• Polyps: Uterine polyps, also called endometrial polyps, are usually small, spherical pieces of endometrial tissue that attach to the uterus by a stem. Many people experience abnormal uterine bleeding, including bleeding between periods or after sex.
  • Fistula: A fistula is a passage or hole that forms between two organs or organs and the skin. A fistula that forms in the vaginal wall is called a vaginal fistula. There are several types of genital fistulas. In all cases, symptoms may include fluid leaking or flowing out of the vagina, including blood or pus.

When to see a healthcare provider

Any unexplained vaginal bleeding between periods is a reason to see a doctor. This is especially important if you have not yet gone through puberty, have gone through menopause, or are pregnant.

If you have periods, your healthcare provider may ask you questions about the timing, duration, and amount of bleeding. Consider using an app, calendar, or journal to track your cycle.

Additionally, your healthcare provider may ask questions about any other symptoms you experience. Therefore, monitoring for any pain, dizziness, or other discharge will help guide them to the cause.

To help diagnose your bloody discharge, they may do a pelvic exam, blood work, colposcopy, ultrasound, hysteroscopy, or other diagnostic tests.

generalize

A bloody discharge may be normal and is not always a sign of an emergency. In many cases, this is a normal body response. When bloody discharge occurs during menopause, later in pregnancy, or with other symptoms, it may indicate a more serious condition. Age, lifestyle, and medical history all play a role in determining the cause of non-menstrual bleeding, so it’s important to keep track of your symptoms and consult with your healthcare provider.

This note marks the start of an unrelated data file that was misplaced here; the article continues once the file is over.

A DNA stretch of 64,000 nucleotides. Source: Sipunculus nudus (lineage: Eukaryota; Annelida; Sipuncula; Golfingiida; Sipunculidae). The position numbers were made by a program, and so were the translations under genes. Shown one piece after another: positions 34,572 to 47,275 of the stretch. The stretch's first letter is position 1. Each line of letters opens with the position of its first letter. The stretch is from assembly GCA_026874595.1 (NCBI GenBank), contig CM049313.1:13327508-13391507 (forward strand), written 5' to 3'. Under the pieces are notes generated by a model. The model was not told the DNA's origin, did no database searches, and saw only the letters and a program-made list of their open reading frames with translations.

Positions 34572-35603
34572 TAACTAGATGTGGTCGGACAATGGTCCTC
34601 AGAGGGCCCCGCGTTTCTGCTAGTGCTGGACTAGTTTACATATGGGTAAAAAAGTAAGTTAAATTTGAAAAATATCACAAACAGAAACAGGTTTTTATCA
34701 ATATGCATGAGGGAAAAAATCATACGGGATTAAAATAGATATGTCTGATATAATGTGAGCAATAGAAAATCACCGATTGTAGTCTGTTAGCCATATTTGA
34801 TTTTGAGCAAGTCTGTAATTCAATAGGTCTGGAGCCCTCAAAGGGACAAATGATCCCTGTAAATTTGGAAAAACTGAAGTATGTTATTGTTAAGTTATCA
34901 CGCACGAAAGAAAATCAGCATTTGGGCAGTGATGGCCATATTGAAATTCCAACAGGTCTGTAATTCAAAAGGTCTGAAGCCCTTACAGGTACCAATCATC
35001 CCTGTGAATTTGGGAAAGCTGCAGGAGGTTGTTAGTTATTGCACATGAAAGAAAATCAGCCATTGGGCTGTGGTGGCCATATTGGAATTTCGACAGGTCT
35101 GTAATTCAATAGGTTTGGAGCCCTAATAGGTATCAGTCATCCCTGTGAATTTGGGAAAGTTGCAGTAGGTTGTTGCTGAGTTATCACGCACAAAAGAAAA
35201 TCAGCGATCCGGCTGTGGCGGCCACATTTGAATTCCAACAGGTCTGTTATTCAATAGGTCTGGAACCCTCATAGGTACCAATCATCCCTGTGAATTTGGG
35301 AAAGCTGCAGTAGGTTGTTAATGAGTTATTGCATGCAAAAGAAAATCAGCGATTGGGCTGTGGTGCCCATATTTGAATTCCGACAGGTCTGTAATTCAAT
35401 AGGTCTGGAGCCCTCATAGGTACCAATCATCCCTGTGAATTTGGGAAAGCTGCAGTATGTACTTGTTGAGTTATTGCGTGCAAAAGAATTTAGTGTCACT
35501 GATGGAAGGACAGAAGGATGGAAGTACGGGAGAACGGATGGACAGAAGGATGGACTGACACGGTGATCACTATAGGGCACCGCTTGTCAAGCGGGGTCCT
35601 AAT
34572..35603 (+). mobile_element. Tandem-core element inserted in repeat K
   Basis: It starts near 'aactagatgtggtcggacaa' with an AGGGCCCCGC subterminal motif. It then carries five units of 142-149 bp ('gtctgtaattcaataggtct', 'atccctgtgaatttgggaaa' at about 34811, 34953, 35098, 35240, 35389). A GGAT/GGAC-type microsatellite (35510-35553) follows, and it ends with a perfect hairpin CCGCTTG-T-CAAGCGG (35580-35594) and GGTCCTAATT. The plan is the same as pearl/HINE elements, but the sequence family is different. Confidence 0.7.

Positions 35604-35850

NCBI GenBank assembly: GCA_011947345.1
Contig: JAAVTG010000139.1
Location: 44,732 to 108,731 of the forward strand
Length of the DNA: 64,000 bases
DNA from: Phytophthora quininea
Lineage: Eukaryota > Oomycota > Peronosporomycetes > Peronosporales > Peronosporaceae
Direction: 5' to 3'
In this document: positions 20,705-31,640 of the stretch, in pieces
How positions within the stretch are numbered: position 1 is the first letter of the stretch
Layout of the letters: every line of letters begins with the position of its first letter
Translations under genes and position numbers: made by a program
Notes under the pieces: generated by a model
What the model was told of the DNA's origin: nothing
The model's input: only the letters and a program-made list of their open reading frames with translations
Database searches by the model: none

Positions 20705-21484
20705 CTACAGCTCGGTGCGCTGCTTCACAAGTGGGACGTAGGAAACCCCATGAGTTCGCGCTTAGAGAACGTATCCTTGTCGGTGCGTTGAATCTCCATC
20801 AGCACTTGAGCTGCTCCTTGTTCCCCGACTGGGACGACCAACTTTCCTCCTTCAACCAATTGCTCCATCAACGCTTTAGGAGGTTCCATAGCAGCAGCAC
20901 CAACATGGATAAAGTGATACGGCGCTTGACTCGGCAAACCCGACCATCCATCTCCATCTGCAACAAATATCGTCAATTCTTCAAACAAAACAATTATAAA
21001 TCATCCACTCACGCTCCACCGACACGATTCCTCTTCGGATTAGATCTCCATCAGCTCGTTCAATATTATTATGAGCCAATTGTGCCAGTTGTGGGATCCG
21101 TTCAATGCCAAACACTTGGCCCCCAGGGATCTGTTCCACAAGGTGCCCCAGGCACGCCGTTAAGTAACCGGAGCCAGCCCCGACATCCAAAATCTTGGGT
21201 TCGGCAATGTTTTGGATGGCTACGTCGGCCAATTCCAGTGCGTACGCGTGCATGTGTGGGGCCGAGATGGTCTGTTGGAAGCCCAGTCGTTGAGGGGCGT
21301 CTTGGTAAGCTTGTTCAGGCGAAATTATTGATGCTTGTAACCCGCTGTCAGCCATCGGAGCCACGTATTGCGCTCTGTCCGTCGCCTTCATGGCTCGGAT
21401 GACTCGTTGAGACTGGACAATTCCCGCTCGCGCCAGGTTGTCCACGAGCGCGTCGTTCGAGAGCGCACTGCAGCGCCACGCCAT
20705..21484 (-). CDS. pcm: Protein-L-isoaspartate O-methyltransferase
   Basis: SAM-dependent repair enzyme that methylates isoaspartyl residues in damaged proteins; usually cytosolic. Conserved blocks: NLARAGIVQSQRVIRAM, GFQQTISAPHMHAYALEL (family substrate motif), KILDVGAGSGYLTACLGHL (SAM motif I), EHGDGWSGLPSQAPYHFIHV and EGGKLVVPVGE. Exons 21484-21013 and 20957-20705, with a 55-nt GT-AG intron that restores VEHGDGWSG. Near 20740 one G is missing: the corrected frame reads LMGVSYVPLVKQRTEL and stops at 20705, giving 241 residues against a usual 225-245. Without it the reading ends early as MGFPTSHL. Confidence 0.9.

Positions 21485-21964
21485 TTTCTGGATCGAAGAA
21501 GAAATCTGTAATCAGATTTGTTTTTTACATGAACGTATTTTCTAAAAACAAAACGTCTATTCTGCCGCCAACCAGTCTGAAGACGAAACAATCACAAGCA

VigorTip words

It can be shocking to see blood on your underwear when you didn’t expect it. Our bodies are always communicating with us, using symptoms to guide us about natural processes or abnormalities. When it comes to bloody discharge, it’s not always bad news. Tracking your period is an easy way to help you understand your body cycle, what’s normal and what to flag.

Frequently Asked Questions

  • Is a slight bloody discharge normal?

    Yes, a mild bloody discharge may be normal during puberty, early pregnancy, or perimenopause. Talk to your healthcare provider if you have a bloody discharge outside of your menstrual cycle, after menopause, or with other symptoms such as severe pain.

  • What does a small amount of bloody discharge mean?

    A little bloody discharge can mean many different things, from implantation bleeding in early pregnancy to normal menopause symptoms. It can also point to a more serious condition, so be sure to keep track of any other symptoms to help your healthcare provider make a diagnosis.

  • Can stress cause vaginal bleeding?

    Yes, hormonal imbalances caused by chronic stress can lead to irregular periods, abnormal vaginal bleeding, amenorrhea, heavy periods, dysmenorrhea, and premenstrual symptoms.